Q&A on Ectopic Pregnancy

Beautiful young woman lying on bed and holding hands on her stomach.

QUESTION: The doctor said I may have a tubal pregnancy. Is that human life? Is it possible to move it to the uterus? Or do they just have to kill off the egg in the tube?

ANSWER: An “ectopic pregnancy” is when an egg, after fertilization, fails to make it to the uterine wall and embeds elsewhere, often inside the fallopian tube (called a “tubal pregnancy”). The short answer to your question is, “yes, it is a human life.” Scripture refers to life beginning at conception (Psalm 51:5), which is the moment of fertilization.

An ectopic pregnancy presents a real danger to the mother and the developing child. We lack the technology to “unembed” that embryo from the fallopian tube wall and embed it within the uterine wall. If left without intervention an assortment of sad things occurs. First, the baby will try to continue to develop and will be unable to do so sufficiently. The fallopian tube walls are not able to sustain a pregnancy. Second, the diameter of a fallopian tube is roughly around 1 cm. When a developing child affixes to the fallopian tube wall he or she exceeds the diameter of the fallopian tube in just a few weeks. From that point on the developing child will still be trying to grow, at a slower rate than if attached to the uterine lining, creating pressure, tearing, and eventually bursting of the fallopian tube.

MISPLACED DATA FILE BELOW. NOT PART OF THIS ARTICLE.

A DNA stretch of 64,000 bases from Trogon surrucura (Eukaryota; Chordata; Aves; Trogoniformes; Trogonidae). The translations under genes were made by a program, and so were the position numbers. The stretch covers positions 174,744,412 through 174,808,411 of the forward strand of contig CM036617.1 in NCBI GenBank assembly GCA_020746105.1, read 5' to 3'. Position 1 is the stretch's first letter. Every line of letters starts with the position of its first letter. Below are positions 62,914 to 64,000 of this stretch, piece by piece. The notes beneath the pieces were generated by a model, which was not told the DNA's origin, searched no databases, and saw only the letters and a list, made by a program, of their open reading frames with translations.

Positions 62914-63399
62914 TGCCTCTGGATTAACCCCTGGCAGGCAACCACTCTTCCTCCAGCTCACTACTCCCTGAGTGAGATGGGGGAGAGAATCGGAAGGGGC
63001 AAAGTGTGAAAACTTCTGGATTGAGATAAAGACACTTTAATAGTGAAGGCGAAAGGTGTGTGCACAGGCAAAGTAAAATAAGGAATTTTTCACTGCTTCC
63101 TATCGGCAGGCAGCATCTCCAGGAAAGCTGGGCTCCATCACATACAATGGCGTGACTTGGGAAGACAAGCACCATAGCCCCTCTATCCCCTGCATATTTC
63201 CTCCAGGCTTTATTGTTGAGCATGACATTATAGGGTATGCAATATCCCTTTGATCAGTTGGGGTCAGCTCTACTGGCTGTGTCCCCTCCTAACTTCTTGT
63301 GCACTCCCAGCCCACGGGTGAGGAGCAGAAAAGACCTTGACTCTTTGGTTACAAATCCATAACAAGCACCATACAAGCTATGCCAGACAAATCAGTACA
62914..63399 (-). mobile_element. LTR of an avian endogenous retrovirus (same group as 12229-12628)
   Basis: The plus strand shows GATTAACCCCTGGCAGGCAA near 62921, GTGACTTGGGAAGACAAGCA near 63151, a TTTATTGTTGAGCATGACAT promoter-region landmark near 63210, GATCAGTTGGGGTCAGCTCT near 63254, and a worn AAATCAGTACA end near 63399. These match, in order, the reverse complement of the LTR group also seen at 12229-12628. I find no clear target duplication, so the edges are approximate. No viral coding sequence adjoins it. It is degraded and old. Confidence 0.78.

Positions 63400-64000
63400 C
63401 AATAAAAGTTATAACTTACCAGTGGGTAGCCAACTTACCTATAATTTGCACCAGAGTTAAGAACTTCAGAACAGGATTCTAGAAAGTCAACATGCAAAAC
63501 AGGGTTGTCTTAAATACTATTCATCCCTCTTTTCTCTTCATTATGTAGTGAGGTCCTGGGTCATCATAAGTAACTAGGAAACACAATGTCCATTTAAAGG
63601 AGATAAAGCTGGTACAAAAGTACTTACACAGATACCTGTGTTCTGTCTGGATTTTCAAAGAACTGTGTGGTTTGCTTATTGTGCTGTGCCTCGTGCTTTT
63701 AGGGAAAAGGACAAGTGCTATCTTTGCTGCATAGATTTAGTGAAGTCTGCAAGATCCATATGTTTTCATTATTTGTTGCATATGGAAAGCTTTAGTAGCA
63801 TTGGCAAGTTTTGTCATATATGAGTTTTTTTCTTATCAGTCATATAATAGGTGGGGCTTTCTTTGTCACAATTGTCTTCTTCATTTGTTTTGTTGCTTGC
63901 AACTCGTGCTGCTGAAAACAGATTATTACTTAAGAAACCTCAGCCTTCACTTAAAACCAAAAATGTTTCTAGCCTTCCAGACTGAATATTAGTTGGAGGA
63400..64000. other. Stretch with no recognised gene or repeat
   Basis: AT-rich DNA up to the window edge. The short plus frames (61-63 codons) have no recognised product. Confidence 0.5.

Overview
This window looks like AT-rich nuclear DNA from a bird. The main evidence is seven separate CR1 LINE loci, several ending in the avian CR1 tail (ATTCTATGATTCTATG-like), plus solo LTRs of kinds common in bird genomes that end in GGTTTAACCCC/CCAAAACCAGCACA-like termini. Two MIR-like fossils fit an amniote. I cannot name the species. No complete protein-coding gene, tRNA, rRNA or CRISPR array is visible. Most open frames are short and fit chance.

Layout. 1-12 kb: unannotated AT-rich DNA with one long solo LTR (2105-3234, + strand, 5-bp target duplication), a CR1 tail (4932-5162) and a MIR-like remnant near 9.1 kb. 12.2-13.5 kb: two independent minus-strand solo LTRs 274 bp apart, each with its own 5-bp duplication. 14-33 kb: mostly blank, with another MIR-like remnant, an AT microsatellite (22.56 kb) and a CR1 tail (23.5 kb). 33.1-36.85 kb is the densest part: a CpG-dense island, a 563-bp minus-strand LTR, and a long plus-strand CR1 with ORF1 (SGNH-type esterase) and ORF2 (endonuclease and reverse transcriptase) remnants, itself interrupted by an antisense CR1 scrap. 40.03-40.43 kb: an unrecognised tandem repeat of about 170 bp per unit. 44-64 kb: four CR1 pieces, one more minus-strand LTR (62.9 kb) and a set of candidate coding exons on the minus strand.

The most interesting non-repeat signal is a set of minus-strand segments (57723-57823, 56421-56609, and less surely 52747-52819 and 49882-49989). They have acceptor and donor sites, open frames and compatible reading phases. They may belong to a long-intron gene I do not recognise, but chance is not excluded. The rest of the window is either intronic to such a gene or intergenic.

A ruptured fallopian tube can cause serious internal bleeding and endanger the life of the mother.

We sometimes characterize a tubal pregnancy as an example of the rare circumstance where abortion is permitted. It is sometimes referred to as the “exception clause” in pro-life position statements. More accurately, a Christian seeks to preserve what life she can. With an unattended tubal pregnancy, there are significant and real possibilities for losing both the life of the child and the life of the mother. A child cannot survive a tubal pregnancy and it cannot be rescued. If it could, a mother would want to take steps to do so.

In this circumstance, however, a mother will want to take action to preserve and protect the life that can be preserved and protected. There is only one choice and that is to remove the pregnancy BEFORE serious damage occurs.

While stating all of this can sometimes sound cold or insensitive, we do not mean to be so. Throughout any dealing with any life at any stage, we are keenly aware that it is God’s creation for which we are called upon to be God’s stewards over that life. Sometimes, in other circumstances of life and death, we do all we can to protect and preserve life, but we are limited by circumstances (i.e., location, resources, skill, knowledge, etc.). We accept that even in death God has given us hope through Jesus Christ. Any action taken to preserve what life we can is indeed an act of stewardship for life. We mourn any loss of life, and yet we entrust such circumstances to the perfect providence of a loving God who has the best interests of his people in mind (Romans 8:28).

You will want to explore a second opinion to assure the diagnosis is correct. If it is correct, act quickly to preserve the life that you can.


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